Athletes from the Vegan Strong PlantBuilt Team are heading to a strongman competition this October in Atlantic City, New Jersey. Crandall is one of them.
There, he will compete in the strongman side of the sport in the Mr. America Strongman Clash of the Tridents event. If he finishes in the top three, he will qualify for the strongman nationals.
Compared to his powerlifting victory earlier this summer, strongman requires a much different approach, he says. Crandall has experience in pulling a fire truck, one of the most unique objects he has been tasked with in the sport.
“Picking up an Atlas stone [made of concrete], you have to do things that seem counterintuitive to what you’re taught,” Crandall said of the difficulties of strongman competitions. “Things you feel like you shouldn’t be doing, but actually are safe and work.”
Right now, he is laser-focused on the October competition before he decides which national events to enter.
Balancing school and weightlifting
While most student-athletes balance life, sport and pursuing a four-year degree, Crandall takes it one step further as a graduate student. His priority is his research and work in the chemical engineering lab en route to a Ph.D.
“I view powerlifting and strongman as more of a hobby, but there are times when I can put more energy into that,” Crandall said.
Crandall’s typical day begins by waking up around 6 a.m and training from 7 to 8:30 a.m. Then, he is at his desk or conducting research in Colburn Lab every day, typically from 9 a.m. to 5 p.m.
In terms of meals, Crandall uses structure to his advantage, too, planning out what he will eat a week in advance.
For breakfast, he typically eats avocado toast, blueberries and cereal with soy milk. Lunch includes a protein shake with a mock chicken taco, while dinner consists of stir-fry, broccoli, a smoothie and sometimes a banana.
Currently, Crandall is in the process of cutting weight, so he is eating around 2,500 calories a day. Otherwise, a typical calorie intake hovers around 3,000 to 3,500 per day.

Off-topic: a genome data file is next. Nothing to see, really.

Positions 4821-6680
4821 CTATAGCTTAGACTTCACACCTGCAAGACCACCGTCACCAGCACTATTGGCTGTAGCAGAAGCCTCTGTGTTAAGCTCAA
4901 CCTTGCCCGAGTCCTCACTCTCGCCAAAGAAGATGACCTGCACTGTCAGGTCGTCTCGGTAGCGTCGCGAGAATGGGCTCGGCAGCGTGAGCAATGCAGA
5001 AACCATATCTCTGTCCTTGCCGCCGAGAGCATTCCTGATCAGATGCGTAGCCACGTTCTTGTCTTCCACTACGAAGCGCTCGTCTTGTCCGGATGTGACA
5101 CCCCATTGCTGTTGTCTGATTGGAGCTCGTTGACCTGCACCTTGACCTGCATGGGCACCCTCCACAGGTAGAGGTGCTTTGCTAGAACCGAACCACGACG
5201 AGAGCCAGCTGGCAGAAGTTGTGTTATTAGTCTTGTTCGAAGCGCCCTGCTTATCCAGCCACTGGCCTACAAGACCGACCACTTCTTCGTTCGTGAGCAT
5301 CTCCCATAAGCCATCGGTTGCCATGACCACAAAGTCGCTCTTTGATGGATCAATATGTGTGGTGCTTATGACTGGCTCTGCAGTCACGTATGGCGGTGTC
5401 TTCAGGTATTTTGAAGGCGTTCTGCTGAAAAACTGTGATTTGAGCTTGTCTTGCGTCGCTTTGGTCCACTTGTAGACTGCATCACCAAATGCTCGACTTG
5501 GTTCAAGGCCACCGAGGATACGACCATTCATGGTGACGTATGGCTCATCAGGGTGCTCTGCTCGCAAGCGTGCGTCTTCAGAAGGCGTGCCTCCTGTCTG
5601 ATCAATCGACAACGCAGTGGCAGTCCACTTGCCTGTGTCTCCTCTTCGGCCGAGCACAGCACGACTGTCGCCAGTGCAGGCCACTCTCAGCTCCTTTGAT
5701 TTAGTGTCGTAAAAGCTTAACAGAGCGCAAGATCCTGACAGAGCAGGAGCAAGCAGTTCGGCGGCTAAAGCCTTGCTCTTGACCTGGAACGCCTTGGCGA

He has also found time to advocate within campus as part of the university’s Graduate Student Government. Crandall wrote legislation that improves student access to plant-based foods in dining halls, which passed.
A message for other vegan athletes
Crandall’s impact on the vegan athlete community and the vegan community as a whole does not stop there. Often fielding so many questions about how he maintains strength and muscle mass with a vegan diet, Crandall wrote a book titled “The Living Machine: Engineering Strength with a Plant-Based Diet.”
In it, he discusses some of the potential benefits of going vegan and cutting out meat from his diet, along with challenging some of the stereotypical expectations of strength athletes, particularly men.
“Men have been so overwhelmed with marketing strategy towards feeling like they need to consume animal products to maintain their masculinity,” he said. “The more you think about it, you realize that tying your diet to your feelings of self-worth and your gender doesn’t make much sense to do.”
The most difficult part about the switch to veganism was social acceptance, Crandall said. But despite that, he is not confrontational with his veganism and instead hopes to lead by actions and not words.
Crandall’s goal is to show athletes and non-athletes that cutting or reducing meat intake is practical and will have a significant positive impact on the environment.
“I feel like the bigger wins are convincing people that they just don’t need to eat a ton of meat to be strong,” Crandall said. “If I can convince more people to just reduce their meat intake, that has a much larger impact.”